The Dreaded Cricothyrotomy
​I'll admit it. I hate the cricothyrotomy. It's not because I haven't done one for a decade or because it is a complicated procedure. Or because I dread the thought of leaving a permanent cosmetic defect on someone's neck. Or because it is a procedure performed as a last resort under extreme time pressure on a hypoxic patient who will almost assuredly die if you fail.It has something to do with the word failed, as in failed airway. That surgical airway is there because the physician could not gain effective control of the patient's airway using all of the other airway tools at his disposal. We all understand that failure...
Source: M2E Too! Mellick's Multimedia EduBlog - January 2, 2020 Category: Emergency Medicine Tags: Blog Posts Source Type: blogs

The Numbered Pediatric Rashes Revisited
​I have been seeing a lot of second disease and fifth disease—it's that time of year. School is back in session, and winter is just around the corner.The rash-numbering system for these diseases is now a historical footnote, but fifth disease is still commonly used by physicians to refer to erythema infectiosum, a parvovirus. I suspect that this system was created as a memory device for similar names and the obscure Latin terms used for these diseases. Erythema infectiosum is also easy to confuse with the many other erythema rashes such as erythema migrans, erythema marginatum, erythema toxicum, and erythema multiforme...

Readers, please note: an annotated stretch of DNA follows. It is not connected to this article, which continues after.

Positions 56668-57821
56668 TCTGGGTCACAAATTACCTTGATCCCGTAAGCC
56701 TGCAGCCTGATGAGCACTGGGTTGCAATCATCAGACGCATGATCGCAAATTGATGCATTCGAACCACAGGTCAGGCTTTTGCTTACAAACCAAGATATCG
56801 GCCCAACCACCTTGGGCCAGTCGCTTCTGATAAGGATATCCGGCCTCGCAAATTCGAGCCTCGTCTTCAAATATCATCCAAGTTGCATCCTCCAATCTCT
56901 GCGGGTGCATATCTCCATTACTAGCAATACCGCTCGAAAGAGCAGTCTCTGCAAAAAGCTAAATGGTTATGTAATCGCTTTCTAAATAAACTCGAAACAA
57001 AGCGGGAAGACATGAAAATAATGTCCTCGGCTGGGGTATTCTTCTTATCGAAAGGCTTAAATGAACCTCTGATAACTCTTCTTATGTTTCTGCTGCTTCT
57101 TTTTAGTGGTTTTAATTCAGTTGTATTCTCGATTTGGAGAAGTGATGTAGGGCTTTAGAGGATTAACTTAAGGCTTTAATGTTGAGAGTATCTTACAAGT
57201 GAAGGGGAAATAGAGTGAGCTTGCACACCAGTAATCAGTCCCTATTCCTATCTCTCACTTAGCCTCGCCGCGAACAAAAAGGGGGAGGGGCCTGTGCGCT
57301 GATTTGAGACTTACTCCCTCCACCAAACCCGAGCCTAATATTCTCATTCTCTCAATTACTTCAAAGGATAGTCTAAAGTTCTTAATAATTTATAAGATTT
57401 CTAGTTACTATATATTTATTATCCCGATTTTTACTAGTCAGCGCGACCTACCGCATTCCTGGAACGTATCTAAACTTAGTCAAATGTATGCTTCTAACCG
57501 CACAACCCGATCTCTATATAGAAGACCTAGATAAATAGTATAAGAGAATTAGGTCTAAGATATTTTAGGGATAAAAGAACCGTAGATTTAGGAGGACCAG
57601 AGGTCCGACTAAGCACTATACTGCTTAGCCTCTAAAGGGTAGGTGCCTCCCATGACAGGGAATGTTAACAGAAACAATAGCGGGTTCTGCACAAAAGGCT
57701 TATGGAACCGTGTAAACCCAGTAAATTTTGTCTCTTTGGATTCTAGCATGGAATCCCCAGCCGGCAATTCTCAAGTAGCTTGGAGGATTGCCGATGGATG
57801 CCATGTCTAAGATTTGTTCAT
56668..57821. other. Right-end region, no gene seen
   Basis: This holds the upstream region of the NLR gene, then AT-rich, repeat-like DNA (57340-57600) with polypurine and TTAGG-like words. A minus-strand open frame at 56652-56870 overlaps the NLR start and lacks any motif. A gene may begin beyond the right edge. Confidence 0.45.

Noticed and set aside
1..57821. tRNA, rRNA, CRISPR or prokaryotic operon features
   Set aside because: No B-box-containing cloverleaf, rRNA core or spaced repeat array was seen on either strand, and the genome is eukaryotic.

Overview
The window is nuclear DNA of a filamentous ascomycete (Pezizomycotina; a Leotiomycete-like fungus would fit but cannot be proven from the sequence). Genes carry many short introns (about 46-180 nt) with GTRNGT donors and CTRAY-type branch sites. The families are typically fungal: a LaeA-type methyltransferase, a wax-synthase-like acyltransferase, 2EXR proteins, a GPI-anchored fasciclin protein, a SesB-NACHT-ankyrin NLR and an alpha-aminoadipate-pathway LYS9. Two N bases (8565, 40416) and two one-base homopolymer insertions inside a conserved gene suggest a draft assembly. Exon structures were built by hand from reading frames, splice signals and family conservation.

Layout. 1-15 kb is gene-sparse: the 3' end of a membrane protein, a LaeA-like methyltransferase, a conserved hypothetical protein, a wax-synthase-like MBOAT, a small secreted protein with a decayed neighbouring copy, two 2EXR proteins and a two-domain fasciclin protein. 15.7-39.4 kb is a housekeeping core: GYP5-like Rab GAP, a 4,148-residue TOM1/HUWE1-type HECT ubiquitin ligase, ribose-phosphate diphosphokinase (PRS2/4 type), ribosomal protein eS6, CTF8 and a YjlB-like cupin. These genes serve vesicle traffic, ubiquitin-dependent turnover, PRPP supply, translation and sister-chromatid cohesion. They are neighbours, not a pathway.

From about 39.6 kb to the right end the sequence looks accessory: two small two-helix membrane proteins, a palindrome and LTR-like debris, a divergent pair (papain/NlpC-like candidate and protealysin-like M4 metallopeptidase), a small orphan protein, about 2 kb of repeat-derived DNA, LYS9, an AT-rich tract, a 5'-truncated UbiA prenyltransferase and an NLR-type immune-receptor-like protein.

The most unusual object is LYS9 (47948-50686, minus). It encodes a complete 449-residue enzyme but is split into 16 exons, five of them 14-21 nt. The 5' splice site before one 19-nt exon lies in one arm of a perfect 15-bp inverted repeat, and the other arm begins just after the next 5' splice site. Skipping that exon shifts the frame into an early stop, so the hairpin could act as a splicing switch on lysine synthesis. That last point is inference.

Source: M2E Too! Mellick's Multimedia EduBlog - December 2, 2019 Category: Emergency Medicine Tags: Blog Posts Source Type: blogs

Breath-Holding Spells Are More Complicated than Imagined
It never ceases to amaze me how nothing is ever as simple as it seems. Breath-holding spells are just the latest of the simple and common medical conditions that turn out to be much more complex than ever imagined.It all started during a recent shift in the pediatric emergency department with a toddler who presented after a breath-holding episode. He fell after losing his balance on a trampoline.It started as a classic pallid breath-holding spell that then manifested as crying out, stopping breathing, and rapidly losing consciousness. He then had a CNS anoxic event. The unconscious child clenched his fists and arched his b...
Source: M2E Too! Mellick's Multimedia EduBlog - November 1, 2019 Category: Emergency Medicine Tags: Blog Posts Source Type: blogs

The Three Ps of Pyloric Stenosis
​The back story of pyloric stenosis is fascinating. It is a relatively minor surgical condition today, but the disease had a mortality of 100 percent before 1904, when only five operative cases were known to have been performed in the United States. The dying process was slow and painful, and parents watched their infants slowly starve to death.The pyloromyotomy procedure currently used to treat pyloric stenosis was introduced by Conrad Ramstedt, MD, in 1911 at the Children's Hospital of Munster, and is still called the Ramstedt procedure. Before surgical management was introduced for this gastric outlet obstruction, mul...